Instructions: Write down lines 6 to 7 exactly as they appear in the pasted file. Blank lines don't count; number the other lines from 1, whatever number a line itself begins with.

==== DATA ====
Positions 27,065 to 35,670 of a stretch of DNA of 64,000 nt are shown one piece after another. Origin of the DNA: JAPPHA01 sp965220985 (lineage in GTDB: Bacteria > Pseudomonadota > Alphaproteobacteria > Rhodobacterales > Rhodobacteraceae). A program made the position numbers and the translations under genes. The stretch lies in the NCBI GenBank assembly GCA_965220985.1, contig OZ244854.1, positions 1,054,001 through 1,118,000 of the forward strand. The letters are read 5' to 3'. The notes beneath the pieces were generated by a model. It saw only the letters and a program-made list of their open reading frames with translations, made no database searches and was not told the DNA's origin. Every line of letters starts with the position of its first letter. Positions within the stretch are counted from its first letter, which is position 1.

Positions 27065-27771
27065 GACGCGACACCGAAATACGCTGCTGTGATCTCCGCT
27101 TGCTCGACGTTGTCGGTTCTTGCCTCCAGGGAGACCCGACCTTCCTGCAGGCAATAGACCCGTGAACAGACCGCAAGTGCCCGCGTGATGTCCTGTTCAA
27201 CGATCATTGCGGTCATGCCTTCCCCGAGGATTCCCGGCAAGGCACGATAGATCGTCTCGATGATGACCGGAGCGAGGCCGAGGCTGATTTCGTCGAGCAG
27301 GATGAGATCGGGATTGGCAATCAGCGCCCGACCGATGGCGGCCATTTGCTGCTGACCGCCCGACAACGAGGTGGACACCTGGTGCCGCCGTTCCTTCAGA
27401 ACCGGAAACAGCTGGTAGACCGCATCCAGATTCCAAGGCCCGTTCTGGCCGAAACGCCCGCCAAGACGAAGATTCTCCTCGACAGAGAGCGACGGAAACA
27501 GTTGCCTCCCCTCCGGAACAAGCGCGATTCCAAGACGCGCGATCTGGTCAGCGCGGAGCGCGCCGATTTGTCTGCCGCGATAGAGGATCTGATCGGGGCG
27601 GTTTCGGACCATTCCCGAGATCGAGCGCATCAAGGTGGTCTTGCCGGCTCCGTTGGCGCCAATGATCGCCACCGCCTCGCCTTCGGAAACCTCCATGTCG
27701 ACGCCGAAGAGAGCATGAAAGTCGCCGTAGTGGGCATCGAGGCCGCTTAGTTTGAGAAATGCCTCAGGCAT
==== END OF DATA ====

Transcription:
27301 GATGAGATCGGGATTGGCAATCAGCGCCCGACCGATGGCGGCCATTTGCTGCTGACCGCCCGACAACGAGGTGGACACCTGGTGCCGCCGTTCCTTCAGA
27401 ACCGGAAACAGCTGGTAGACCGCATCCAGATTCCAAGGCCCGTTCTGGCCGAAACGCCCGCCAAGACGAAGATTCTCCTCGACAGAGAGCGACGGAAACA